Here’s a strange coincidence that brings a bit of musical history solidly back into the present. I had almost finished this piece and was in the process of editing, stepping away from and tweaking when I felt the need to go and photograph some live musicians again. On most Sundays during the summer months, you can catch some solo performers and duos at Eccleston Yards near Victoria Station in London. The gigs are organised by Talentbanq, a company that promotes unsigned musicians, mainly in small venues and you can usually find its hands-on CEO Ray Jones there as compere and sound engineer. The first performer on stage was Erin Bowman, from New Jersey via California, playing a mixture of classic rock interpretations and original material. I was hooked from the start by her laid-back acoustic version of Tom Petty’s “American Girl”, but the last song in the set was the one that did it. In London, in 2021, Erin was doing her version of Bob Seger’s “Against the Wind”, originally released in 1980. Never underestimate the staying power of a great song.

If you’ve been seriously into music for over fifty years, then you’ve had an artist (or a few) that got away. The ones you were convinced would be massive but didn’t make it at all, or only in certain territories. One of mine was Bob Seger, with or without The Silver Bullet Band. I knew he deserved be a UK Top 20 artist, but it took about twenty years to prove me right (sort of).

It’s been a long journey, but where did it start? Nottingham’s commercial station Radio Trent in 1974, I guess. I heard “Get Out of Denver” blasting out of a tiny radio speaker and I was hooked. No doubts, no second thoughts, this was the mutt’s. Was it a Chuck Berry rehash? Of course it was, but Chuck could never have written those lyrics and his laconic drawl wouldn’t have allowed him to fire and spit them out the way Bob Seger did. This was “Tulane” on steroids and I was hooked, although it would take a couple of years before I was finally reeled in.

Bob Seger spent years grinding round the Midwestern circuit building up a massive and loyal live following before first troubling the US singles charts in 1967 and 1968 respectively with “Heavy Music” and “Ramblin’ Gamblin’ Man” which both went on to become huge live favourites. He was a classis seventies example of building up a live fanbase to help (eventually) sell records. During the period between ‘68 and ’75, his band went through personnel and name changes and moved from Capitol to Reprise and back again. Reprise had tried to break him through into the mainstream, even trying to break the UK, but they were only reaching musicians and the committed (“Get Out of Denver” was covered by Eddie and the Hot Rods and Dave Edmunds and “Rosalie” was covered by Thin Lizzy). So back to Capitol again.

What happened next was really interesting. The first Capitol album, “Beautiful Loser” was the blueprint for what was to come over the next ten years. It was a combination of up-tempo rockers (“Katmandu”) and slower, more nostalgic pieces (“Fine Memory” and “Momma”), the well-chosen cover (“Nutbush City Limits”) and the classic wistful mid-tempo pieces (“Beautiful Loser” and “Jody Girl”). Its peak chart position in the US was 131, but it went on to hit double platinum certification. It wasn’t perfect, but everyone involved knew that this was the template; more of the same would do very well indeed, but there was a way of building up a head of steam before the next studio album. The mid-70s was the era of the double live album; if you had a band that could reliably turn it on live and you put them in front of a friendly crowd you had an instant hit, so that’s what Capitol did.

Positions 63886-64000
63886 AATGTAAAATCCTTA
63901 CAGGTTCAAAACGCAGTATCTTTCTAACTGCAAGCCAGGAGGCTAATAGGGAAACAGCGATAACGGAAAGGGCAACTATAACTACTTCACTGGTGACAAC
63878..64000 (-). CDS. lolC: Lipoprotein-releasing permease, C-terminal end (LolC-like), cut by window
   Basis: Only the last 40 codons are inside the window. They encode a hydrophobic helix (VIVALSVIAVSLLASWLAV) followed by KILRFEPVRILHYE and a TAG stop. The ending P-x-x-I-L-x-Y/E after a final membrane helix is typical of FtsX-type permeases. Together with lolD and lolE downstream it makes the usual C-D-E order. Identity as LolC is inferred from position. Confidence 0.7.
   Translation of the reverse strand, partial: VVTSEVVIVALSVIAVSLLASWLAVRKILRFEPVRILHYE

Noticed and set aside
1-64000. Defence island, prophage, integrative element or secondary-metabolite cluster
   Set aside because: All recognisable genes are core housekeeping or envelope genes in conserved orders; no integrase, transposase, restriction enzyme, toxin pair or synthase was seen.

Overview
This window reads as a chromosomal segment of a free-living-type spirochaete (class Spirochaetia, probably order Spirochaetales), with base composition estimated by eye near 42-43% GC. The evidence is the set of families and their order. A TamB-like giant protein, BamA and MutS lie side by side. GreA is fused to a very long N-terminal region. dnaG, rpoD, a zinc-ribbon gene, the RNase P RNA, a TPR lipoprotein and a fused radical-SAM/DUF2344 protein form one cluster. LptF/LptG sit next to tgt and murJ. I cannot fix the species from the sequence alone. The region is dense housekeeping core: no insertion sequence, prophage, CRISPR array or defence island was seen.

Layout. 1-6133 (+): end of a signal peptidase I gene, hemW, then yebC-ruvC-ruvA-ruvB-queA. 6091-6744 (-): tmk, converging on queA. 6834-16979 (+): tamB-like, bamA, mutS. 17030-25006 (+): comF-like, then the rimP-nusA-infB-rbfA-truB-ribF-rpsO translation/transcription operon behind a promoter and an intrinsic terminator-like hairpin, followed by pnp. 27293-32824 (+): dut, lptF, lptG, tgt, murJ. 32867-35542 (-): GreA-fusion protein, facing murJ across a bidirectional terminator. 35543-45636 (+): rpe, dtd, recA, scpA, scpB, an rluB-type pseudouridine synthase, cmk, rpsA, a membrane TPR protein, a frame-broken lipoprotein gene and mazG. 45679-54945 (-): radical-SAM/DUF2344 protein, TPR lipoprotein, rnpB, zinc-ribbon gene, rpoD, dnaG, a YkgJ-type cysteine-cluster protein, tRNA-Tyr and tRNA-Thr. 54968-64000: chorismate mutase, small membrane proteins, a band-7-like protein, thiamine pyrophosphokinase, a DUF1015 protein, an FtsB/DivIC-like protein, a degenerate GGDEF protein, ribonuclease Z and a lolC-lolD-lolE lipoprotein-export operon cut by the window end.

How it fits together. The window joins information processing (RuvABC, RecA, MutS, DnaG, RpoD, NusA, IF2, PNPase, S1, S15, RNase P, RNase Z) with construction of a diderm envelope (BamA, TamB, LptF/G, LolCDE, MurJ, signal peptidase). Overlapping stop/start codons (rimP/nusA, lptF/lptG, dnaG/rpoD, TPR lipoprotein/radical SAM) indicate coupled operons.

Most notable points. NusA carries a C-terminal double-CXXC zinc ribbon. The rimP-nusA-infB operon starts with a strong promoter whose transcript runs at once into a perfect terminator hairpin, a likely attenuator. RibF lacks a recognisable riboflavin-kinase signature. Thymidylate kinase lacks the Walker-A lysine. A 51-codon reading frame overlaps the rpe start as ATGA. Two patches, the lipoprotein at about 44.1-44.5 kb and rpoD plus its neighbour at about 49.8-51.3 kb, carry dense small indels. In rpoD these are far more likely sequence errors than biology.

“Live Bullet” was the clincher; a classic example of a live band at their peak. You got Bob Seger originals, including the classic-to-be “Turn the Page” (later covered by Metallica) and covers of “Nutbush City Limits” and “Let It Rock”. It went quintuple platinum in the US and now no-one was looking back. In the space of a year Bob Seger had arrived, at least in the US. It was always a mystery to me that no-one else in the UK seemed to get this but, with hindsight, it was just too American for the time. In 1975 Bob Seger stood a chance of being bracketed with the better bands breaking out from the pub rock scene, but was doomed in the UK after the insular and inward-looking punk explosion. It wasn’t stopping me; I grew up in a town where any sort of escape, to London or Detroit, was a good thing. And if I’m honest, the inner music snob in me likes to support an artist/band that no-one else has heard of.

As far as the North American continent (and later, Australia) were concerned, Bob Seger had made it. In the US alone, he sold over 30 million albums between 1975 and 1991, and that’s people who went to their local record shop and parted with cash for vinyl, cassette, eight track (remember that) and, towards the end, CD. The stars had aligned; the formula for the albums had been established with “Beautiful Loser”, the songwriting was perfectly honed, the production was superb (and don’t underestimate the importance of the backing vocalists from “Night Moves” onwards), Capitol was 100% behind the artist and The Silver Bullet Band was the perfect vehicle to go out and sell the songs to a live audience. Between 1975 and the peak, when “Against the Wind” hit Number One in the US album charts in 1980, Bob Seger could do no wrong in his home territory, Australia and big chunks of Europe, so why not the UK? Two obvious reasons.